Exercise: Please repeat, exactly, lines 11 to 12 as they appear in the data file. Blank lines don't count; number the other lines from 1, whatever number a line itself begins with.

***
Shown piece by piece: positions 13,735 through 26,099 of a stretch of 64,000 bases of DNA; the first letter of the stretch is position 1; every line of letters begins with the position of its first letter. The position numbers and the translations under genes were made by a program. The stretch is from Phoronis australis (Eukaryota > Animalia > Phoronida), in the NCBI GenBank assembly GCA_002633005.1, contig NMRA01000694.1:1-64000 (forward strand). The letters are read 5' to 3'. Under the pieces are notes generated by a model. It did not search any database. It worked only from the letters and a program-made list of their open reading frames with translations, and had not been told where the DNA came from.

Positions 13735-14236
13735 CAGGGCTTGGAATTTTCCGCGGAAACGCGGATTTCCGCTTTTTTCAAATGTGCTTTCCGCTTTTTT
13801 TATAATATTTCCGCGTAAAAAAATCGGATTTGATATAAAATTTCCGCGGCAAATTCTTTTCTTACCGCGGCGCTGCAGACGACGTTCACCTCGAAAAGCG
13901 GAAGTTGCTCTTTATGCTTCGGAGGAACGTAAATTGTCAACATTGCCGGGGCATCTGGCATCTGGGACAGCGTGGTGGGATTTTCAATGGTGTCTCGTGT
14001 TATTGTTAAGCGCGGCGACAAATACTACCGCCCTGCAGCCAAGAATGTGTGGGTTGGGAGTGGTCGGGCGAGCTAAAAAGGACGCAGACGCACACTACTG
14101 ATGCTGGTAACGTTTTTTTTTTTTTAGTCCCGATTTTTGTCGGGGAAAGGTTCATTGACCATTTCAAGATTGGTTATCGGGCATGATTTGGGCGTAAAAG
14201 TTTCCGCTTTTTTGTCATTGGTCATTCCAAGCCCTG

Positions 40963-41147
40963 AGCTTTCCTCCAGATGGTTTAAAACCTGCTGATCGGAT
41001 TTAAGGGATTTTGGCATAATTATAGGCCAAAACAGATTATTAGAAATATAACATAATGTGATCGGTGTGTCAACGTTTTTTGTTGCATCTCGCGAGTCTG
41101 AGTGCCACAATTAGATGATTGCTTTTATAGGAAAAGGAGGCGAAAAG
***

41001 TTAAGGGATTTTGGCATAATTATAGGCCAAAACAGATTATTAGAAATATAACATAATGTGATCGGTGTGTCAACGTTTTTTGTTGCATCTCGCGAGTCTG
41101 AGTGCCACAATTAGATGATTGCTTTTATAGGAAAAGGAGGCGAAAAG